Ashby de la Zouch
- Phone: 01530 413343
Ashby Castle forms the backdrop to the famous jousting scenes in Sir Walter Scott's classic novel of 1819, Ivanhoe. Now a ruin, the castle began as a manor house in the twelfth century. It only achieved castle status in the fifteenth century, by which time the hall and buttery had been enlarged, with a solar to the east and a large integral kitchen added to the west. Between 1474 and his execution by Richard III in 1483, Edward IV's Chamberlain, Lord Hastings, added the chapel and the impressive keep-like Hastings Tower - a castle within a castle. Visitors can now climb the 24 metre (78 feet) tower, which offers fine views. Later, the castle hosted many royal visitors, including Henry VII, Mary, Queen of Scots, James I and Charles I. A Royalist stronghold during the Civil War, the castle finally fell to Parliament in 1646, and was then made unusable. An underground passage from the kitchen to the tower, probably created during this war, can still be explored today. In 2006 archaeologists investigated the mysterious castle garden, famous for its elaborately shaped sunken features.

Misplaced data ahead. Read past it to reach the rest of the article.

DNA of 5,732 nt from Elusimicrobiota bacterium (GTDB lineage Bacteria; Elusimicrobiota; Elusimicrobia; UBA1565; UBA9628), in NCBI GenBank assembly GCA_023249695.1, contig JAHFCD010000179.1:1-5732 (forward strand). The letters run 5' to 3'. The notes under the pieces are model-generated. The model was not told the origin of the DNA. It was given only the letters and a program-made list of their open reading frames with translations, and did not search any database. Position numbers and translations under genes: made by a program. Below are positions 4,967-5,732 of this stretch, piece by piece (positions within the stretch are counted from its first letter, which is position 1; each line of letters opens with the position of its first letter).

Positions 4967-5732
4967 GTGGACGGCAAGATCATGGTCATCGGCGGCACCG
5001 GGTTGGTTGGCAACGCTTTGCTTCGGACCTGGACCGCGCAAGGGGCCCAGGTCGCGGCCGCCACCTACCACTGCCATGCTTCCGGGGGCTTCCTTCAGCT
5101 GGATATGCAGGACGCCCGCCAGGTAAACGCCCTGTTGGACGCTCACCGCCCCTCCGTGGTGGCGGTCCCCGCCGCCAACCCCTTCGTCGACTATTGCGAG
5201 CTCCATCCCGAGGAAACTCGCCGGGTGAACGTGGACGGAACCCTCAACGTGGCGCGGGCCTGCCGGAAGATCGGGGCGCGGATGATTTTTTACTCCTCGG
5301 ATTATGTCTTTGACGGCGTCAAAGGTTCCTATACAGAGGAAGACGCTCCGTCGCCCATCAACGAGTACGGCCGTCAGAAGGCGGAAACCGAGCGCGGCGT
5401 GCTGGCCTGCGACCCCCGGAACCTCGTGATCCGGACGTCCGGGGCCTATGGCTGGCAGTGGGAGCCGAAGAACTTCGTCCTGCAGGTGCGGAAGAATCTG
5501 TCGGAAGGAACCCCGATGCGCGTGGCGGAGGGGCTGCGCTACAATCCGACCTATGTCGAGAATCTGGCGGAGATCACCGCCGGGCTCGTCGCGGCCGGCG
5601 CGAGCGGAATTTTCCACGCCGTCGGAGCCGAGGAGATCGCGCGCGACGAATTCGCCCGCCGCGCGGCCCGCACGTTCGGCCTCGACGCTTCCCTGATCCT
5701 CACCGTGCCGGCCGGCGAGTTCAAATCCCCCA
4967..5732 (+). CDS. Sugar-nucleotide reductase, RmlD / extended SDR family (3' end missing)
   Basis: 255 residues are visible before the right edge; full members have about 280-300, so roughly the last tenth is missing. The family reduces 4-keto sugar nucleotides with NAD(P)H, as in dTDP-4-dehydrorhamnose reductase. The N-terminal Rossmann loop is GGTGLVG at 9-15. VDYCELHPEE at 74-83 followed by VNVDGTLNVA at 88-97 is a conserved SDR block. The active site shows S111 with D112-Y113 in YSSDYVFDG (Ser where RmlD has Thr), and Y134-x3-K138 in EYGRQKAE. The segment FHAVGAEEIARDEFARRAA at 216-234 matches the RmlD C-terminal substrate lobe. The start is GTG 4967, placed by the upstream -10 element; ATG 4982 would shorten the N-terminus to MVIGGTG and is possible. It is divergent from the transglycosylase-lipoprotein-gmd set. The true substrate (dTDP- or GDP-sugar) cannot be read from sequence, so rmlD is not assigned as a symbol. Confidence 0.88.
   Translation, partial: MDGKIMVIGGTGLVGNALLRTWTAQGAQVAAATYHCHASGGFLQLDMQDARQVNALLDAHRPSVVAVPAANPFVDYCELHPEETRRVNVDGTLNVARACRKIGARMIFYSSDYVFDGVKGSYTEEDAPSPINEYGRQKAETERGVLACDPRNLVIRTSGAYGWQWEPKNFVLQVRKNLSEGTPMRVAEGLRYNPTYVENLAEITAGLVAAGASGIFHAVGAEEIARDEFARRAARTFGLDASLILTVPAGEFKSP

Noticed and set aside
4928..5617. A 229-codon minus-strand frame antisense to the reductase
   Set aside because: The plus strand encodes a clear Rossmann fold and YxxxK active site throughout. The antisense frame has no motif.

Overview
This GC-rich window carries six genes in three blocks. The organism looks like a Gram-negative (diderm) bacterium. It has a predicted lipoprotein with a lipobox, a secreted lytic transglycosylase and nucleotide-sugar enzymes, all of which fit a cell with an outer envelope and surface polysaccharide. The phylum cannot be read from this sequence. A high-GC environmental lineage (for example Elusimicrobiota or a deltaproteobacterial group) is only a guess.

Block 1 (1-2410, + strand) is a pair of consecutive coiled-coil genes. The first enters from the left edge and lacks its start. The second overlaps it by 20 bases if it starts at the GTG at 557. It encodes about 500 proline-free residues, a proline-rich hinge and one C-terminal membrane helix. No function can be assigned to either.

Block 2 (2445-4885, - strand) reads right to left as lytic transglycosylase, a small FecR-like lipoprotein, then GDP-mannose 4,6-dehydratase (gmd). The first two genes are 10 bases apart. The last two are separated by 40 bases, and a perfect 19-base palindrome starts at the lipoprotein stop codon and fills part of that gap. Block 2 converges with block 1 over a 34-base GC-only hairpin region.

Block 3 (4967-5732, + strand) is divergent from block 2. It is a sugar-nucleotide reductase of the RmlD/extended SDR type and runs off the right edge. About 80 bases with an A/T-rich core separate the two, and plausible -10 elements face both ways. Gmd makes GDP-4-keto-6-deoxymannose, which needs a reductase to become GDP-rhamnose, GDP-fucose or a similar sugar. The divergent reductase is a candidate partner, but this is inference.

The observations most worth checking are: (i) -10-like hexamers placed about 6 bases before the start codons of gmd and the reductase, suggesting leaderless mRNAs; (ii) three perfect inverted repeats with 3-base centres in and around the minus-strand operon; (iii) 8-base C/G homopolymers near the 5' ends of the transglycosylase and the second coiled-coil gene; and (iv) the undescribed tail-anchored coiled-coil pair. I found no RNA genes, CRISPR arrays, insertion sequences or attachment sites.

3 November 2014 - 15 February 2015 Monday Closed Tuesday Closed Wednesday Closed Thursday Closed Friday Closed Saturday 10:00 - 16:00 Sunday 10:00 - 16:00 16 February - 20 February 2015 Monday 10:00 - 16:00 Tuesday 10:00 - 16:00 Wednesday 10:00 - 16:00 Thursday 10:00 - 16:00 Friday 10:00 - 16:00 Saturday 10:00 - 16:00 Sunday 10:00 - 16:00 21 February - 29 March 2015 Monday Closed Tuesday Closed Wednesday Closed Thursday Closed Friday Closed Saturday 10:00 - 16:00 Sunday 10:00 - 16:00
Adult £4.70 Child (5-15 years) £2.80 Concession £4.20 Family (2 adults, 3 children) £12.20
- English Heritage
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